For Immediate Release
Tel: (520) 623.5252
House Republicans Push to Dismantle Alaska's Izembek National Wildlife Refuge
Legislative Hearing Is Part of Broad GOP Anti-public-lands Agenda
WASHINGTON - The House Committee on Natural Resources will hold a legislative hearing this afternoon on a bill introduced by Rep. Don Young (R-Alaska) that would remove hundreds of acres from Alaska's Izembek National Wildlife Refuge in order to construct a road across the refuge. The Interior Department has studied this issue exhaustively, with the U.S. Fish and Wildlife Service concluding that the road would cause significant, long-term, irreparable damage to this internationally important fish and wildlife habitat and the wilderness values of the refuge.
“This public land giveaway would irreversibly harm the wildlife that call Izembek home,” said Randi Spivak, the Center for Biological Diversity’s public lands director. “Building a road through this iconic and fragile wilderness is incredibly shortsighted and would deny future generations of Americans the opportunity to visit a unique, unspoiled wild refuge.”
Rep. Young’s H.R. 218 would carve out 206 acres from Alaska’s Izembek National Wildlife Refuge in exchange for low-quality state lands to build a detrimental road connecting the towns of King Cove and Cold Bay. Sen. Lisa Murkowski (R- Alaska) has introduced a Senate companion bill, S. 101.
The Izembek National Wildlife Refuge is a globally important area for millions of migrating birds as well as important habitat for grizzly bears and salmon. Congress designated virtually all of the refuge as a wilderness in 1980.
Young’s bill declares that this land swap is not a major federal action, thereby denying the public a right to have input into the bill.
“Rep. Young has a long history of trying to harm and dismantle America’s public lands,” Spivak said. “The majority of Americans support the protection and preservation of our public lands and the Izembek giveaway would harm one of the most valuable wetlands and wilderness areas in the world.”
The Center for Biological Diversity’s recent report Public Lands Enemies identified the top 15 members of Congress trying to seize, destroy, dismantle and privatize America’s public lands. Both Sen. Murkowski and Rep. Young were on the public lands enemies list, having sponsored or cosponsored 35 anti-public lands bills between them since 2011. These attacks on public lands continue, even though 9 out of 10 American voters across political parties rank as important the protection and maintenance of national parks, public lands and natural places, according to a 2016 poll.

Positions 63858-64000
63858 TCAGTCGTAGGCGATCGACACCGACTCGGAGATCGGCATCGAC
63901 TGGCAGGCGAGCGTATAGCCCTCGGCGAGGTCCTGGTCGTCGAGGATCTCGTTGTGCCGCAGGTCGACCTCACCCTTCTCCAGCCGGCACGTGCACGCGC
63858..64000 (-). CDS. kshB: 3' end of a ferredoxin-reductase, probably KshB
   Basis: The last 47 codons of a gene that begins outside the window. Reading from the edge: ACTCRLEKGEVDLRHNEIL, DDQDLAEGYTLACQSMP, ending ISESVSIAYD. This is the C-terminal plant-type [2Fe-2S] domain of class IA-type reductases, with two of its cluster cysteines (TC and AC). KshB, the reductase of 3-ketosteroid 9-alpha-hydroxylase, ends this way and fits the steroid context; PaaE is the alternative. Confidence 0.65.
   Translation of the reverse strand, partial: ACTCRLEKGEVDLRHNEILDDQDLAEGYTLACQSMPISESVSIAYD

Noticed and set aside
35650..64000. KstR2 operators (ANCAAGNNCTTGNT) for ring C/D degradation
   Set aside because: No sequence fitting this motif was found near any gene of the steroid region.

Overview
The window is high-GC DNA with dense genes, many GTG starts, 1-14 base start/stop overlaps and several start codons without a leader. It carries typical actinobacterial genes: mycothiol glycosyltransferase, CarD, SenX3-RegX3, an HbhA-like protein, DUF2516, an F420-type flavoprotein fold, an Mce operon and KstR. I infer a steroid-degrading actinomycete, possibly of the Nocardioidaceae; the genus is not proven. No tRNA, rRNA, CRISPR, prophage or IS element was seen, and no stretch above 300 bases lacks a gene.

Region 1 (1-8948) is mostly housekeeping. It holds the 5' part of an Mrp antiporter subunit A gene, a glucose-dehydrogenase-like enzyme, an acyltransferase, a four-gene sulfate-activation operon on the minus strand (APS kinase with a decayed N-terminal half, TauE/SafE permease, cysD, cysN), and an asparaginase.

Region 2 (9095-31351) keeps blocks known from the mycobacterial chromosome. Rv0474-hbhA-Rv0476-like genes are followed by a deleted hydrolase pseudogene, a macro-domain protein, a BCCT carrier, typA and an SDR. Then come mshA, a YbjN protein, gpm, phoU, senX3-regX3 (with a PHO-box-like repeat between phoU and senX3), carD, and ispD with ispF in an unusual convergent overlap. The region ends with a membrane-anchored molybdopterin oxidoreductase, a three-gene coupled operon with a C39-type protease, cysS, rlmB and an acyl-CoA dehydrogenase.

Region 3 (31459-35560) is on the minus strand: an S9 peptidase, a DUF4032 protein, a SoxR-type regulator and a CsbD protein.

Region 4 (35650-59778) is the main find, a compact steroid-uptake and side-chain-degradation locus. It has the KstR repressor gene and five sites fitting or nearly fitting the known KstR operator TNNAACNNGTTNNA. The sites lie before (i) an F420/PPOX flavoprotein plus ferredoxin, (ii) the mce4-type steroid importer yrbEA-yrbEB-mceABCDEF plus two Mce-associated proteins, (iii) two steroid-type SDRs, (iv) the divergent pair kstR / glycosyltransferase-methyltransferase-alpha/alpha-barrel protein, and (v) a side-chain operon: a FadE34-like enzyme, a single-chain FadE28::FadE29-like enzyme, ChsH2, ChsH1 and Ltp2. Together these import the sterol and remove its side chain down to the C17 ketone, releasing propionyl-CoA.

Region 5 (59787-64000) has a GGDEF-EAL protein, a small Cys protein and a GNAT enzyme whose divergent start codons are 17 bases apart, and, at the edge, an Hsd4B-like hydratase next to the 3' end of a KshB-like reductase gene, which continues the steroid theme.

The federal government has repeatedly studied a proposed land swap and road through the refuge, and consistently rejected the project because of its negative effects on the ecological resources and wilderness values of the refuge.
Izembek’s lagoon complex is a globally important ecosystem that contains one of the largest eelgrass beds in the world, providing food and habitat for fish and crabs that feed migratory birds from multiple continents. Virtually the entire world populations of Pacific black brant and emperor geese, and a significant portion of the threatened Steller’s eider population, visit the refuge to rest and feed during spring and fall migrations. The Department of the Interior determined that these birds would be particularly vulnerable to impacts from road construction and operation on the narrow isthmus. Furthermore, a road across the isthmus would have a major impact on brown bears and caribou.
Our pandemic coverage is free to all. As is all of our reporting.
No paywalls. No advertising. No corporate sponsors. Since the coronavirus pandemic broke out, traffic to the Common Dreams website has gone through the roof— at times overwhelming and crashing our servers. Common Dreams is a news outlet for everyone and that’s why we have never made our readers pay for the news and never will. But if you can, please support our essential reporting today. Without Your Support We Won't Exist.
Please select a donation method:
At the Center for Biological Diversity, we believe that the welfare of human beings is deeply linked to nature - to the existence in our world of a vast diversity of wild animals and plants. Because diversity has intrinsic value, and because its loss impoverishes society, we work to secure a future for all species, great and small, hovering on the brink of extinction. We do so through science, law, and creative media, with a focus on protecting the lands, waters, and climate that species need to survive.